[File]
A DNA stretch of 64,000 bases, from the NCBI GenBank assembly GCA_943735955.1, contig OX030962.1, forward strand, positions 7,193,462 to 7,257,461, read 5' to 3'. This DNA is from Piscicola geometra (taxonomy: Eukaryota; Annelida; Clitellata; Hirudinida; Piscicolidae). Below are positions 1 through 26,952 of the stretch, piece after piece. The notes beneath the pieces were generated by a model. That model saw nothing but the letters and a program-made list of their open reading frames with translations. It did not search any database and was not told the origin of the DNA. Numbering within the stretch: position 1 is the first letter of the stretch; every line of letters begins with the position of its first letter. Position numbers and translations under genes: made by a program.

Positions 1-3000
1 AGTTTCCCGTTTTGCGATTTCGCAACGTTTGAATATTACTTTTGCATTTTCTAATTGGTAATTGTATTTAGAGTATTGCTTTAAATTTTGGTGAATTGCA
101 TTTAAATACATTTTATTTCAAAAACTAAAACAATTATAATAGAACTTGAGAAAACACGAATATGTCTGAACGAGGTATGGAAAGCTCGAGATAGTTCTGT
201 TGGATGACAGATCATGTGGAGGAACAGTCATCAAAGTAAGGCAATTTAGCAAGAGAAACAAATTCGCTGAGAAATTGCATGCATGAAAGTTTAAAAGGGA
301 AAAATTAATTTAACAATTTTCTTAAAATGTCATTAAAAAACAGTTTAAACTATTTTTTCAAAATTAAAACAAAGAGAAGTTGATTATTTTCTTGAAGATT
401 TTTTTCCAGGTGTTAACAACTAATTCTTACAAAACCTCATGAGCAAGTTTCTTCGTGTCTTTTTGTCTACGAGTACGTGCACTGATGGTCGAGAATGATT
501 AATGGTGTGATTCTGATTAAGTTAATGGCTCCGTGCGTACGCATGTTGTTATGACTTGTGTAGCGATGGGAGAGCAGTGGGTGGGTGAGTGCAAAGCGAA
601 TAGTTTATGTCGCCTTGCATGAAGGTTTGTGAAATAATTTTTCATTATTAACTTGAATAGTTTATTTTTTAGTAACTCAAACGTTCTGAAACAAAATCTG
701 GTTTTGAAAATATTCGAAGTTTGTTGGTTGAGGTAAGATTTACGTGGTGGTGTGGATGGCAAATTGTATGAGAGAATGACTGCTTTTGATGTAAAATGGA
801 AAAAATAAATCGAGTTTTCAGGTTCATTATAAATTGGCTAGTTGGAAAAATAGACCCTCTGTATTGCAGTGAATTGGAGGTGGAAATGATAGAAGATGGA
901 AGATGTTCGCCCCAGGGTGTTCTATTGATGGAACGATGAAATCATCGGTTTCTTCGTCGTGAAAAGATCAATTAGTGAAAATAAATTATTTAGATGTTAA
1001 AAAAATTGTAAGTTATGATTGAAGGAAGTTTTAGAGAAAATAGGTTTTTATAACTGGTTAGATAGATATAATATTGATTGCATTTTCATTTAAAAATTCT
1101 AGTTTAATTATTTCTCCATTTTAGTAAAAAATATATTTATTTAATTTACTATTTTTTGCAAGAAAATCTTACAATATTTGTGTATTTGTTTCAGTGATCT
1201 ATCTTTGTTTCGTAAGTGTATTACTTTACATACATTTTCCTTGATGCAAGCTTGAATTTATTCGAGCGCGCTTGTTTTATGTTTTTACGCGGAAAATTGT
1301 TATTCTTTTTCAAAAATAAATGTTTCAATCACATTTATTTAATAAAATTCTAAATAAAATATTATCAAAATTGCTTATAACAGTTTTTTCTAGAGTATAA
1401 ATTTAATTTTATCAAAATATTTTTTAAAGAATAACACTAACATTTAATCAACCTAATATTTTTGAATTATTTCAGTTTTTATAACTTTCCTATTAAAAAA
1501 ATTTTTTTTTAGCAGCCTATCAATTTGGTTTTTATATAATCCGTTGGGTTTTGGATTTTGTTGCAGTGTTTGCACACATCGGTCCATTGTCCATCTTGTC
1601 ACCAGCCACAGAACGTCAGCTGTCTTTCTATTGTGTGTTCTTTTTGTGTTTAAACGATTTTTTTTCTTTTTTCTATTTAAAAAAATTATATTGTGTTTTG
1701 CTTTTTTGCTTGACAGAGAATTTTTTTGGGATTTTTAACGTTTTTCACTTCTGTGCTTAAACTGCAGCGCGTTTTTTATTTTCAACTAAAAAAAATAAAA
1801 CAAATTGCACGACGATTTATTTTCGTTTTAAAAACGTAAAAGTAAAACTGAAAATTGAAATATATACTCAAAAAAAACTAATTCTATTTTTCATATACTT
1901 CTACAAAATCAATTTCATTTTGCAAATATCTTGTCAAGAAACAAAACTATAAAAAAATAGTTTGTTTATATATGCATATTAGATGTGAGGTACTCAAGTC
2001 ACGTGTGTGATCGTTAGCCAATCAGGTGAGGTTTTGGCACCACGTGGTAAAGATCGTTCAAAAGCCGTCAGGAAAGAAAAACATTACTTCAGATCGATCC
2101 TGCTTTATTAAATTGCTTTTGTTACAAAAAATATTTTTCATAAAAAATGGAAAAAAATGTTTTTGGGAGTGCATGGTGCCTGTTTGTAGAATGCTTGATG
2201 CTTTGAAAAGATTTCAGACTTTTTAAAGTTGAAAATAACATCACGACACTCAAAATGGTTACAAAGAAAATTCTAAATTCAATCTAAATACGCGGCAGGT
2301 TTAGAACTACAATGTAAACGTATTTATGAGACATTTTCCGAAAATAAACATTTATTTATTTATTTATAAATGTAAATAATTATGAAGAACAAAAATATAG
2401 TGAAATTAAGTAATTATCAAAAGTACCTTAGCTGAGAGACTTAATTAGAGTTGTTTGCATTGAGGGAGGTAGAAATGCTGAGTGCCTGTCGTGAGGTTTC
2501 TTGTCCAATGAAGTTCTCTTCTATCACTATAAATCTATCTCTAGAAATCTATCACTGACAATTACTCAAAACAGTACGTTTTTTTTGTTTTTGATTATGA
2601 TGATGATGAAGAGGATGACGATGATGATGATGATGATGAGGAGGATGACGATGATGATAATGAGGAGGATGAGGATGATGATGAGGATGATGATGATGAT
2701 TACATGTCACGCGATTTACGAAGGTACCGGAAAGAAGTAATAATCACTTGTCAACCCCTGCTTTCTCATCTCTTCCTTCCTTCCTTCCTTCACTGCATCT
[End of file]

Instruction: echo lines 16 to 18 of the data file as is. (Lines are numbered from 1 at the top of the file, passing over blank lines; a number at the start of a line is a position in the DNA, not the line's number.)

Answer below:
1301 TATTCTTTTTCAAAAATAAATGTTTCAATCACATTTATTTAATAAAATTCTAAATAAAATATTATCAAAATTGCTTATAACAGTTTTTTCTAGAGTATAA
1401 ATTTAATTTTATCAAAATATTTTTTAAAGAATAACACTAACATTTAATCAACCTAATATTTTTGAATTATTTCAGTTTTTATAACTTTCCTATTAAAAAA
1501 ATTTTTTTTTAGCAGCCTATCAATTTGGTTTTTATATAATCCGTTGGGTTTTGGATTTTGTTGCAGTGTTTGCACACATCGGTCCATTGTCCATCTTGTC